Networking your Way to a New Job
You’ve undoubtedly heard it said many times, “The best way to get a job is through networking.”
Hire Economics: Why Applying to Jobs Is a Waste of Time, Lou Adler
Many job seekers believe that all job openings are posted on company websites, job boards, and social media sites such as LinkedIn. Actually this isn’t true. While you will find “public” job postings, there are some positions (often very good positions) that are in, what is called the “hidden job market.”
To understand this “hidden job market,” put yourself in the position of hiring manager. You have an opening for a position, so what do you do? Probably the first thing you do is to ask people you know or people who work for you if they know of anyone that would be a candidate for the position. Why? Because considering people who are recommended, rather than hoping a “good fit” shows up from public postings, is typically a far more efficient and better way to hire. And, another thing to keep in mind is that many positions are never “advertised.” This is why they call it the “hidden job market.”
So, while you are busy responding to open positions on job boards and company websites, the people that are hiring and the people that are recruiting for those that are hiring…are looking in other places.
Look back at the table above on “Hiring Economics,” and you will see that the majority of jobs are filled through internal promotions or through networking.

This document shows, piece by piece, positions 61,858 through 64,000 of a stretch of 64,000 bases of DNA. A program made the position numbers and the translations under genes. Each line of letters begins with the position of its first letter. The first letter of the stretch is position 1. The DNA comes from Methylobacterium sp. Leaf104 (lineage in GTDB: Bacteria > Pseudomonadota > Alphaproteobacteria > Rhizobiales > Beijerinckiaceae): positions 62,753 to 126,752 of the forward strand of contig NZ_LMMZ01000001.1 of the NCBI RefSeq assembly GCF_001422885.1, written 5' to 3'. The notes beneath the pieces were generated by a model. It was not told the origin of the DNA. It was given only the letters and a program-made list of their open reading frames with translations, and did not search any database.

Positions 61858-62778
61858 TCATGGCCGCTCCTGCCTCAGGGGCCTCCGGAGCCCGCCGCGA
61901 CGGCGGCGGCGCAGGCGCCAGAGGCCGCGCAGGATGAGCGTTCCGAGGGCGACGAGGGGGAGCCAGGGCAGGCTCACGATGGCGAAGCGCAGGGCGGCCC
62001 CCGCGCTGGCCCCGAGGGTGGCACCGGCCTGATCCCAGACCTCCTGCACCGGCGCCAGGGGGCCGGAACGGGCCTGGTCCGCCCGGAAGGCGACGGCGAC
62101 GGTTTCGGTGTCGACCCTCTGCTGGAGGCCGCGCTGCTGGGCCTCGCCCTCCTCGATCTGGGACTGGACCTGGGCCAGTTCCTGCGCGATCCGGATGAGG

Therefore, to increase YOUR chances of being hired, you need to be “found”, and a great way to be found is by being connected and actively managing your connections—that is called networking!
According to Lou Adler, who is a “LinkedIn influencer” (I will talk more about these “influencers” in a future post in the Leveraging Social Media section), suggests that job seekers spend “…20% of the time responding to job postings by going through the back door rather than applying through the front, another 20% ensuring your resume and LinkedIn profile are easy to find and worth reading, and the remaining 60% networking to find jobs in the hidden market.”
If you are currently in the market for a new position, how are you spending your time?
For more information on how the job search has changed, take a look at this article from the Huffington Post: 10 Ways The Job Search Has Changed.
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